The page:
Invisible Children’s founder (and creator of the Kony 2012 video) Jason Russell was heard saying the following, where he admits that IC is using the issue of suffering kids in Africa so that his batshit religious group can gain access to kids in public schools:
“Coming in January we are trying to hit as many high schools, churches, and colleges as possible with this movie. We are able to be the Trojan Horse in a sense, going into a secular realm and saying, guess what life is about orphans, and it’s about the widow. It’s about the oppressed. That’s God’s heart. And to sit in a public high school and tell them about that has been life-changing. Because they get so excited. And it’s not driven by guilt, it’s driven be an adventure and the adventure is God’s.”
This is, of course, before he got caught running around town publicly masturbating.
Last week (or whenever) I wrote the praises of Dr. Kim, now head of Dartmouth, who is slated to be Barack Obama’s nominee to lead the World Bank after Robert Zoellick steps down in June. While it’s a given that the Americans will have their way, this has not stopped the rest of the world from proposing its own candidates.
The Economist, for those living in a box, is a (European) right leaning weekly news magazine. Inexplicably, I have been given a free online subscription. Despite occasionally receiving emails from its editors that this subscription has been given to me in error, I continue to have full access to the magazine (and its audio component) every week. I don’t complain.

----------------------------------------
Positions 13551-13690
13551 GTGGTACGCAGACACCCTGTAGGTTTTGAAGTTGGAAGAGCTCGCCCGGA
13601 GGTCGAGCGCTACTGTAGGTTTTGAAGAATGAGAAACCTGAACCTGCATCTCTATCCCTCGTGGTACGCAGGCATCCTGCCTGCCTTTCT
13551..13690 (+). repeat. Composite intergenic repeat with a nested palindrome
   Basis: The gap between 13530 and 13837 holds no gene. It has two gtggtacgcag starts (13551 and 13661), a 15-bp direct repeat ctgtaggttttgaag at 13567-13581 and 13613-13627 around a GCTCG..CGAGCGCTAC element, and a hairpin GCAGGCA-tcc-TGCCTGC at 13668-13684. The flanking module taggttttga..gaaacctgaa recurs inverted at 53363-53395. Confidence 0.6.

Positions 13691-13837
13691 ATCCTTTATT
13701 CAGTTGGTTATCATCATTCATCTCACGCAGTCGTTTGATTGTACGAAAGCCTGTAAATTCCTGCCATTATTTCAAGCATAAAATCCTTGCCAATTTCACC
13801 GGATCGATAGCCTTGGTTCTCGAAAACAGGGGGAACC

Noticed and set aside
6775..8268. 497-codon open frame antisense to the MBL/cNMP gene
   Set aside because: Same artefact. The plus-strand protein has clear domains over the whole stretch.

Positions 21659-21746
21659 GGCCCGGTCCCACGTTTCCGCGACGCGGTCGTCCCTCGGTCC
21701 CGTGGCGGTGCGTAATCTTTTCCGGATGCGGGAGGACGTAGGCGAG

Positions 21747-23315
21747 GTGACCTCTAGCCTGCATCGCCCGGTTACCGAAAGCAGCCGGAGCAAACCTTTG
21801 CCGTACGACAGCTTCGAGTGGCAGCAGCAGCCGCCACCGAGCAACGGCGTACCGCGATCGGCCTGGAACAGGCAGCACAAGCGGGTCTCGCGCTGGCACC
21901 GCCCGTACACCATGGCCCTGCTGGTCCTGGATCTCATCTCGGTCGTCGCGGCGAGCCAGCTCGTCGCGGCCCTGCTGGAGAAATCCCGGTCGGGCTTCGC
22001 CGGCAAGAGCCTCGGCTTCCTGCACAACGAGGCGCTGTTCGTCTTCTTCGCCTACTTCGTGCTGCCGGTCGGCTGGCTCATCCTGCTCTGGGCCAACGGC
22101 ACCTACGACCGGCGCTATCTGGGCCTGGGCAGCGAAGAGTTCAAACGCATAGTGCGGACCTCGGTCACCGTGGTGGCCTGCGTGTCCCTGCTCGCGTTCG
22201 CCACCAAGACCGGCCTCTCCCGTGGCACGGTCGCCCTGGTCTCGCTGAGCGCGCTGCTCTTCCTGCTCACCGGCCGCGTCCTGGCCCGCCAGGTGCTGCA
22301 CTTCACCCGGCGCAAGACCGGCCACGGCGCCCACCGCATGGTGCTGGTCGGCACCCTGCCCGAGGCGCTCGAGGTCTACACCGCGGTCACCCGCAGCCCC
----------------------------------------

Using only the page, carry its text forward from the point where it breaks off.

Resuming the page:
This week’s included an article on Ngozi Okonjo-Iweala, present Nigerian finance minister, and former Managing Director of the Bank (one of many), appointed by Zoellick himself. Graduating magna cum laude from Harvard and later pursuing her PhD in regional development at MIT, she seems suited to the task.
The Economist (and now also the Financial Times) believes Kim to be a substandard nominee, noting his lack of experience in development economics and economics in general. They also note his lack of experience at the Bank and not so subtly malign his work at Partners in Health as “charity work.” Interestingly, they overlook his experience on the HIV/AIDS commission at the WHO, an organization that is hardly charitable.